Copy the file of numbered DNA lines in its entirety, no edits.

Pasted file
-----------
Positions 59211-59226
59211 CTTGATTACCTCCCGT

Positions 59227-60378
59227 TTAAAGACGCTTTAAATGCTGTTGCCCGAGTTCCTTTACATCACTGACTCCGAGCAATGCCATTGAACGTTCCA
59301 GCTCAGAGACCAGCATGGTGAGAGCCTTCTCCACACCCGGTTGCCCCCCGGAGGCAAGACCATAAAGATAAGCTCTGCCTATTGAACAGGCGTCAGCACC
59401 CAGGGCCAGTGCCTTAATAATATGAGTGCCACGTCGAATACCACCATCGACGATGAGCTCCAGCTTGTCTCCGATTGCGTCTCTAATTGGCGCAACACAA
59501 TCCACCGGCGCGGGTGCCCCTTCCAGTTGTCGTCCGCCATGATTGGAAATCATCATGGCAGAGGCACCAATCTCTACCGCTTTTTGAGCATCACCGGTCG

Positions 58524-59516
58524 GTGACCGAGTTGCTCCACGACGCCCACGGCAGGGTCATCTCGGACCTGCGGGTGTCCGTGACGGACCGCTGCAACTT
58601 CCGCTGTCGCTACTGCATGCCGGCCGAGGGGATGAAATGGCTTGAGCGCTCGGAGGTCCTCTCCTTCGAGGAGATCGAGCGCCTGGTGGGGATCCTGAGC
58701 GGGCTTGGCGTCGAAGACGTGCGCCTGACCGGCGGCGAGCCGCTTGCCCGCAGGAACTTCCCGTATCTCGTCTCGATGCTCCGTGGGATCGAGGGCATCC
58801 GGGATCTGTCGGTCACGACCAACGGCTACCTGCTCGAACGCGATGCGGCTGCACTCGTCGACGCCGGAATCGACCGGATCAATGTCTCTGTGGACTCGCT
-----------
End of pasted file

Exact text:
Positions 59211-59226
59211 CTTGATTACCTCCCGT

Positions 59227-60378
59227 TTAAAGACGCTTTAAATGCTGTTGCCCGAGTTCCTTTACATCACTGACTCCGAGCAATGCCATTGAACGTTCCA
59301 GCTCAGAGACCAGCATGGTGAGAGCCTTCTCCACACCCGGTTGCCCCCCGGAGGCAAGACCATAAAGATAAGCTCTGCCTATTGAACAGGCGTCAGCACC
59401 CAGGGCCAGTGCCTTAATAATATGAGTGCCACGTCGAATACCACCATCGACGATGAGCTCCAGCTTGTCTCCGATTGCGTCTCTAATTGGCGCAACACAA
59501 TCCACCGGCGCGGGTGCCCCTTCCAGTTGTCGTCCGCCATGATTGGAAATCATCATGGCAGAGGCACCAATCTCTACCGCTTTTTGAGCATCACCGGTCG

Positions 58524-59516
58524 GTGACCGAGTTGCTCCACGACGCCCACGGCAGGGTCATCTCGGACCTGCGGGTGTCCGTGACGGACCGCTGCAACTT
58601 CCGCTGTCGCTACTGCATGCCGGCCGAGGGGATGAAATGGCTTGAGCGCTCGGAGGTCCTCTCCTTCGAGGAGATCGAGCGCCTGGTGGGGATCCTGAGC
58701 GGGCTTGGCGTCGAAGACGTGCGCCTGACCGGCGGCGAGCCGCTTGCCCGCAGGAACTTCCCGTATCTCGTCTCGATGCTCCGTGGGATCGAGGGCATCC
58801 GGGATCTGTCGGTCACGACCAACGGCTACCTGCTCGAACGCGATGCGGCTGCACTCGTCGACGCCGGAATCGACCGGATCAATGTCTCTGTGGACTCGCT